The Daily Aztec

De-stigmatizing mental health at SDSU: ‘It’s up to us’

by Jamie Ballard and Giovanni Reyes

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Located on the fourth floor of Calpulli Center, the Counseling and Psychological Services is a hub of resources designed to help students, faculty and staff address mental health issues.

One of the first places many visitors go is the Center for Well-Being, which offers everything from a massage chair to a meditation station.

One of the more popular resources is an egg-shaped chair in the corner of the room, which promotes relaxation by creating alpha waves in the brain, similar to what happens during meditation.

“The center was designed by our peer educators, so it’s really by students, for students,” said Jennifer Rikard, Counseling and Psychological Services director.

The Center for Well-Being is only one of the many mental health resources available for students at San Diego State. Students can also attend personal counseling sessions, speak with a therapist by phone and attend group sessions focused on specific mental health concerns such as coping with stress.

Rikard said the number of students seeking help for mental health concerns is on the rise. While depression was the most common concern for many years, anxiety is now the No. 1 issue students struggle with.

“You can speculate that life is more stressful and fast-paced, that more is being demanded from students,” Rikard said. 

Financial worries surrounding paying for college and securing a job after graduation are some of the most common concerns among college students. Academic pressure is another common stressor, and one that Rikard said is prevalent at SDSU as the admission requirements continue to rise.

To meet the increasing demand, Counseling and Psychological Services is offering a wider variety of services this semester.

A Women’s Empowerment Group, in collaboration with the Women’s Resource Center, and a Healthy Emotional Living course are some of the new offerings.

One notable tool Rikard said students may not know about is the biofeedback machine, which tracks the user’s heart rate and breathing. By visualizing these physical reactions, users can learn how to manage their stress and anxiety. Breathing exercises are a common solution to help manage these issues, Rikard said.

Additionally, the department was able to add two new psychologist positions this year, thanks to an increase in resources. Counseling and Psychological Services is funded almost entirely by the health fee all students pay, which came to approximately $300 per student for the 2015-16 academic year.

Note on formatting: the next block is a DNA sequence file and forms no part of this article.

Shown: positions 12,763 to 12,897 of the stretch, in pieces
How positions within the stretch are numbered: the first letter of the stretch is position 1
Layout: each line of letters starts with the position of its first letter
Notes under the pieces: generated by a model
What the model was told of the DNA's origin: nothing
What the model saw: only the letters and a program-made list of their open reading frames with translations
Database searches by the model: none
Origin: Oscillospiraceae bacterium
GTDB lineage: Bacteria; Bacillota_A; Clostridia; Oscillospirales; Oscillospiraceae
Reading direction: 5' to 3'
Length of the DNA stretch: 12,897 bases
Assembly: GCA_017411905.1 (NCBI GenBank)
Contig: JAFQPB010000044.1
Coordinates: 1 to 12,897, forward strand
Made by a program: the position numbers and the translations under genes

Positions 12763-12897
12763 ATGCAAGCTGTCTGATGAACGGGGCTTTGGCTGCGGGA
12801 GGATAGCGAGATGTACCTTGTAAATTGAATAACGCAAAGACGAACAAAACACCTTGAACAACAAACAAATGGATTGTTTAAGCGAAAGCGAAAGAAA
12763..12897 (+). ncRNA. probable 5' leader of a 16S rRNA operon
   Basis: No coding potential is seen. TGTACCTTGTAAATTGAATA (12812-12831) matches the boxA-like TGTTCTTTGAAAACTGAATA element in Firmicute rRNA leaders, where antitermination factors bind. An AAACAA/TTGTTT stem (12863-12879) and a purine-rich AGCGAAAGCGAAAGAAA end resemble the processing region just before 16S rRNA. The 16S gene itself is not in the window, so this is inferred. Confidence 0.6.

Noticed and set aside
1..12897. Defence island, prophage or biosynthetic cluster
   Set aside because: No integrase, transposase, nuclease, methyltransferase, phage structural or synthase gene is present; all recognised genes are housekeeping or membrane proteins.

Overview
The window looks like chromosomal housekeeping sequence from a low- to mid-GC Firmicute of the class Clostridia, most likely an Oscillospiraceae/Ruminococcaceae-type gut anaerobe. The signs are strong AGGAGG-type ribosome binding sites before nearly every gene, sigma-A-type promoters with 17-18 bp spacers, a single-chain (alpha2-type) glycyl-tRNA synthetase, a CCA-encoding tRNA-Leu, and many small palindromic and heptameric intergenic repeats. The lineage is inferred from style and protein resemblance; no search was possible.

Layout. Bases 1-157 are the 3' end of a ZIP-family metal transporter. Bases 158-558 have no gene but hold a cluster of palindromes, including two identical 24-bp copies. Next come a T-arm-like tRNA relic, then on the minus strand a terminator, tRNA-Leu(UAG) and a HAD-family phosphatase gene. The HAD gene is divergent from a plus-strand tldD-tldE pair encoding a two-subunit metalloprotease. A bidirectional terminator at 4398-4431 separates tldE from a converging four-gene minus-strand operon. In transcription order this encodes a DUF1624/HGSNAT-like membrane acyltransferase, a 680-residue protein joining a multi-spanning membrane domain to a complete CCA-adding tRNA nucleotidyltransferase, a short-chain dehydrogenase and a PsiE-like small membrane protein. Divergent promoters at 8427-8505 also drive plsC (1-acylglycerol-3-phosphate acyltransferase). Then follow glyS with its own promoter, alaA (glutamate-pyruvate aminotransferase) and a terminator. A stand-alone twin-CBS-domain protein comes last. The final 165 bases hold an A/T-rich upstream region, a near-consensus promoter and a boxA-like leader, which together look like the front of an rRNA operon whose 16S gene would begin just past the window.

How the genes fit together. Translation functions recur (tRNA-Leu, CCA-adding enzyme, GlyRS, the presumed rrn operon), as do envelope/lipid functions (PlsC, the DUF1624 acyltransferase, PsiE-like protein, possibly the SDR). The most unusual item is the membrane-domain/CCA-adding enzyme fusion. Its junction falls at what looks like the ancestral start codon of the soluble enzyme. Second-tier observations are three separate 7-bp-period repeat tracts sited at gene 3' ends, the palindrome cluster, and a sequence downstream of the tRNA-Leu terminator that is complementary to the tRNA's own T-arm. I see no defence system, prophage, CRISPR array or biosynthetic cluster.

As enrollment continues to climb, so does the funding. Despite this increase in resources, the demand for services remains higher. This means  some students are put on a waitlist to access services.

Students in the midst of a severe mental health crisis, such as suicidal thoughts, death of a loved one, or an assault, are brought in for face-to-face counseling immediately. Other students,with less severe mental health concerns may have to wait weeks for an individual face-to-face meeting.

Rikard recommends students call the center and speak to a therapist, who can recommend several resources.

Even if a student can’t be scheduled for individual therapy sessions immediately, they may be able to address their problems through one of the group sessions or another resource. 

One of the major initiatives Counseling and Psychological Services continues to address is the de-stigmatization of mental health issues.

“It’s not like it’s just ‘other people’ who have this problem with mental health,” Rikard said. “It touches all of us and so it’s up to us to reduce stigma. It’s all of our responsibility to speak about it in a way that helps the problem and doesn’t hurt it.”

She said she believes SDSU is doing a good job of destigmatizing. She said around 10 percent of the SDSU population utilizes the mental health resources and many students are getting involved as peer educators.

One of the campus organizations that seeks to promote an open culture around mental health is Active Minds.

“Our main goal is to reduce the stigma surrounding mental health and to make the subject approachable and part of the conversation,” said Jasmine Belleza, president of the organization.

“Active Minds is about reducing that fear and stigma and making sure they get the help that they need.”

They encourage students from all majors to consider joining the organization.

“We have had many biology majors, business majors, basically a lot of people that have wanted to make a difference in the community. Anyone is welcomed to join,” Belleza said.

Interested students are encouraged to attend meetings on Thursdays at 1 p.m.

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